What’s the so­lu­tion?

Living and Loving - - FAMILY INSPIRATION -

There are myr­iad ways to boost your child’s brain into be­ing less anx­ious and more re­silient, but the key is to start with the ba­sics and cel­e­brate ev­ery step to­wards less stress, An­drew ad­vises.

The foun­da­tion of a less anx­ious mind­set is a healthy diet and en­vi­ron­ment, cou­pled with sup­port­ive par­ents with a can-do at­ti­tude.

FO­CUS ON FOOD. Get take­aways only once a month, in­crease veg­eta­bles and avoid soft drinks.

GET A GOOD NIGHT’S REST. Ex­plore ways to soothe your lit­tle one into a peace­ful sleep and nail down a con­sis­tent bed­time rou­tine. Even if it doesn’t work well, the idea is still there, and pro­vides a sense of se­cu­rity and bound­aries (some­thing anx­ious chil­dren, in par­tic­u­lar, need).

I LOVE YOU! You can’t tell your child this enough – lav­ish him with af­fec­tion.

THAT’S IN­TER­EST­ING! Show en­thu­si­asm for, and in­ter­est in, any new ideas he has.

GO ON, HAVE A GO! En­cour­age at­tempt­ing some­thing new and re­mind him, again and again, that mis­takes are not only al­lowed, but nor­mal. Even the small­est step is a big step, such as hold­ing Dad’s hand, rather than Mom’s, dur­ing an out­ing.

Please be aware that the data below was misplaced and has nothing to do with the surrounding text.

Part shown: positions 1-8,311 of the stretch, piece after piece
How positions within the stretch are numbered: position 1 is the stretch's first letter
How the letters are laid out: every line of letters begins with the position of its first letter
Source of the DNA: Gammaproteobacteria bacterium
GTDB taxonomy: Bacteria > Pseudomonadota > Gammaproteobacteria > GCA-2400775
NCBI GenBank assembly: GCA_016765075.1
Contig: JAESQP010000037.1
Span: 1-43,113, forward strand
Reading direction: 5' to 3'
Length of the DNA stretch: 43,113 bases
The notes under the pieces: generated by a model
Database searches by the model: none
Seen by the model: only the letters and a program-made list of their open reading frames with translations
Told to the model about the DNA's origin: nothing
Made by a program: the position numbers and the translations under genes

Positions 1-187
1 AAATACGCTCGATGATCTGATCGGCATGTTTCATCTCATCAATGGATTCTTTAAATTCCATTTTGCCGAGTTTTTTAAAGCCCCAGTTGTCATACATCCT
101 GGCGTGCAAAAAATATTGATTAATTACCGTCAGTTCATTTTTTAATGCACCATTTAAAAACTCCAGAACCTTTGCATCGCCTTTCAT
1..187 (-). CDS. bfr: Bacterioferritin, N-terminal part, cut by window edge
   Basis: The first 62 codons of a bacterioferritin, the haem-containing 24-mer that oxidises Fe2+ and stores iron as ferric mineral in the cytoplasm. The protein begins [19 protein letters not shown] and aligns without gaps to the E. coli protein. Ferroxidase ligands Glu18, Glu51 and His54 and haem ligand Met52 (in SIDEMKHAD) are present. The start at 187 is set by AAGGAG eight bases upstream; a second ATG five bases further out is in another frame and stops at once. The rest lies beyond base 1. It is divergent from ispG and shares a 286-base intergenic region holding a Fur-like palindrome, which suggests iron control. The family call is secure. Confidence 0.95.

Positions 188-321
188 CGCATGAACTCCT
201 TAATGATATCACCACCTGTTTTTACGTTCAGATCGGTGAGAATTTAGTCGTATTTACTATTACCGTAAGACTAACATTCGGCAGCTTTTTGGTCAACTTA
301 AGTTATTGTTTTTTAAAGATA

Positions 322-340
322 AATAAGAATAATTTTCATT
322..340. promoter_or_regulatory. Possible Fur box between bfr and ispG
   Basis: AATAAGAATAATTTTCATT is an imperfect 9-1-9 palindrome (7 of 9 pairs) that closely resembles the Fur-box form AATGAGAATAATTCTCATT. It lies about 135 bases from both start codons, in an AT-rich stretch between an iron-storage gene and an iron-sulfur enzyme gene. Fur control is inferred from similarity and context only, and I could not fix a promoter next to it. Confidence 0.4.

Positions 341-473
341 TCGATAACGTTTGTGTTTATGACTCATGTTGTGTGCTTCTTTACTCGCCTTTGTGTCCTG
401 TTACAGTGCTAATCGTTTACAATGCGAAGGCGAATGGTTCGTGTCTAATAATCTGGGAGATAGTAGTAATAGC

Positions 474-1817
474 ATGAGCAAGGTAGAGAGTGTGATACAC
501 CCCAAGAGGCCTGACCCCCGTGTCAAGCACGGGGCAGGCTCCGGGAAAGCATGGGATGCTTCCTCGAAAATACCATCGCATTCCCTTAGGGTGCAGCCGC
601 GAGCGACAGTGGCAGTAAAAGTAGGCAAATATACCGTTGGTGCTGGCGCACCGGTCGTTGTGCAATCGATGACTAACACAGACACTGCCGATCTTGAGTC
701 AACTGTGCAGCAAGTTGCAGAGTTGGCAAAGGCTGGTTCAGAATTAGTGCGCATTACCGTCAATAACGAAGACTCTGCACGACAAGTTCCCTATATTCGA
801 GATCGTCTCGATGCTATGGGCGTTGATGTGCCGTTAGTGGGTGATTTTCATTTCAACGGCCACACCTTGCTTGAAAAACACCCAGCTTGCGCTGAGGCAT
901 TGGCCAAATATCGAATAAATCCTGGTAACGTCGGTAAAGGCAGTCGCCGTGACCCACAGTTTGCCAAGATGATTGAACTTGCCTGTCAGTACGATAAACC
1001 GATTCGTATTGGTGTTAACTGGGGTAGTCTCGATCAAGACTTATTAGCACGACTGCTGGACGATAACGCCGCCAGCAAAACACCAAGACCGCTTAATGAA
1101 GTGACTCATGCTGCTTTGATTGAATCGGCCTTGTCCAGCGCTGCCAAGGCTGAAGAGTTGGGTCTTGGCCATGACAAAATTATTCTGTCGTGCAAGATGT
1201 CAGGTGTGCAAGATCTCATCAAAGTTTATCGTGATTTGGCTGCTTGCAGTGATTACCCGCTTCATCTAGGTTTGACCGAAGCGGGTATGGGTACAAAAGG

NAP OR QUIET TIME. The brain is hard-wired to be­come over­crowded by sen­sory in­put, so time away from noise and peo­ple is im­por­tant.

EN­COUR­AGE SPORT AND

PHYS­I­CAL AC­TIV­ITY. This helps both brain and body to re­lax.

TAKE FAM­ILY WALKS.

| L&L I BE­LIEVE IN YOU. Tell your child this of­ten, in sim­ple, ageap­pro­pri­ate lan­guage. He needs to know he has a cham­pion. As par­ents, we need to con­stantly check in with our­selves, too, and our own be­hav­iour, says An­drew.

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